When your sewing machine is causing trouble and won’t sew elastic, expect that you will have delays finishing your sewing project. Your machine may have difficulty sewing elastic, and it would show on your stitches. Whatever issues you are experiencing on your machine because of sewing elastic, you must know that the solutions are easy.
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Why would a sewing machine not sew elastic?
If you are a newbie in sewing and have tried your hand at sewing elastic, you might have experienced a bit of a challenge using this material. Elastic can be a bit difficult to handle than woven fabrics. You may face different sewing issues when sewing elastic using your sewing machine.
When your machine refuses to sew elastic, it may be due to some things you are doing wrong or maybe not aware of. Sewing experts identified some mistakes people often commit in sewing elastic. These are using the wrong needle, unadjusted bobbin tension, the seam is not made elastic, or foot pressure is not reduced.
Troubles sewing elastic are showed by birdnesting, jammed bobbin thread, and needle or stitch problems. It would be best to recognize first which of these problems are causing your machine not to sew elastic. Then, you will be able to pinpoint what to replace or fix on the sewing machine.
If you want to sew elastic without facing these problems all the time, you must learn how to troubleshoot these issues.
How do I get my sewing machine to sew through elastic?
Sewing elastic is a bit tricky. You will observe that the fabric is different from woven fabrics because it is stretchy. It does not go through the foot of your sewing machine that easily.
If you want to make sure that you are doing the right thing before you start sewing with this stretchy material, take note of these things to consider. By doing so, you will not make the same mistakes, and you will be able to sew elastic successfully.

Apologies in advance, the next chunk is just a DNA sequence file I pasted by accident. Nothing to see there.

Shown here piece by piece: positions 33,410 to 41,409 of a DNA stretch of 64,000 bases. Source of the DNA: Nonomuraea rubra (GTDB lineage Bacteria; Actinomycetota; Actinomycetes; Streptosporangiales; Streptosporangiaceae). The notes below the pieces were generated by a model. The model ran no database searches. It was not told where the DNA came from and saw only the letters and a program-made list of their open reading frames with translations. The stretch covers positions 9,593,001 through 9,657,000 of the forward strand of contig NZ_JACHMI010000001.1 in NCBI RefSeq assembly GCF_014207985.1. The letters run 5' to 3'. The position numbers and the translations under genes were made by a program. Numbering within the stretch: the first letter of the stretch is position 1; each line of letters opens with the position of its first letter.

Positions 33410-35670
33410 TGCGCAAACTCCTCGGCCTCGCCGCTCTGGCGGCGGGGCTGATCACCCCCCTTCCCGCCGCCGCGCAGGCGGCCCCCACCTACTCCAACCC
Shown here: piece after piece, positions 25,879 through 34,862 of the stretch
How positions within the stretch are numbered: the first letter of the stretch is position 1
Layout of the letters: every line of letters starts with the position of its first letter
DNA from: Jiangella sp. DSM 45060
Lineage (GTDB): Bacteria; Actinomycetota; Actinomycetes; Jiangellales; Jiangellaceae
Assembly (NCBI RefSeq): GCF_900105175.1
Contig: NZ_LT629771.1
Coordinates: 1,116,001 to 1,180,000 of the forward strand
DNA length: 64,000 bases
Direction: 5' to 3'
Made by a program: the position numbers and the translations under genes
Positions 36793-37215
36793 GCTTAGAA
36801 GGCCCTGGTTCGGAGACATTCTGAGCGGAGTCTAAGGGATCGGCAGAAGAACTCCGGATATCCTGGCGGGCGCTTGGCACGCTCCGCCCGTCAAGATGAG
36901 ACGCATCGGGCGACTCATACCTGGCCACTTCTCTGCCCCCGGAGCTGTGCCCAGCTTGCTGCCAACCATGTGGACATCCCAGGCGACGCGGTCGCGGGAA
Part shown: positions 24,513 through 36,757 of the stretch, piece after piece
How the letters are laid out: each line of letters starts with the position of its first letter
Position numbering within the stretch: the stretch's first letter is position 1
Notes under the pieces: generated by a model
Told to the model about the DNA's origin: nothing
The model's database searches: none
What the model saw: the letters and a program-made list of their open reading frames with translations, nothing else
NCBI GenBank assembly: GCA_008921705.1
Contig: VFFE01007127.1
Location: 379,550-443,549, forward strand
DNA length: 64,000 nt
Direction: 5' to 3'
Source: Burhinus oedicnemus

1. Use the right needle.
Some fabric types require a different needle to use in the sewing machine. Elastic, a material that can stretch also needs a specific needle to go through its fabric.
A regular needle will not be able to puncture the elastic as much as a stretch sewing needle would. The rounded point of a stretch needle can penetrate between fabric threads instead of piercing them. The stretch needle has a slightly less rounded point than a ballpoint needle. This needle type makes it ideal for sewing elastic and other stretch fabrics.
Using a stretch needle helps you avoid the problem of birdnesting. The thread forms non-flat knots at the bottom of the elastic that look like a bird’s nest, thus the name. A stretch needle can go through the elastic fibers and pull the thread in and out easily. Using a stretch sewing needle prevents knots and entangled threads from forming.
2. Make your seam elastic.
When sewing elastic materials, you also need to make the seams elastic. It would be best to try some stitches which can help you make an elastic seam. You can use these stretchy stitches instead of the straight stitch to help you sew the elastic to your seam allowance. You can try one of these samples of stretchy stitches and see which works best on your sewing project.
- Zigzag Stitch
The zigzag stitch is usually used to make a finished edge on seams. It is the most common stitch used to sew stretch fabrics. The zigzag stitch is the basic stretch stitch that most standard domestic sewing machines can offer. It is also the most common stitch used to attach elastic to the garment.
- Overcasting Stitch
The overcasting stitch is a great stitch to use on stretchy fabrics because it creates wider stitches that create a clean finished edge. It permits a lot of stretch on the fabric and is ideal for stitching very stretchy fabrics like spandex.
- Triple Zigzag Stitch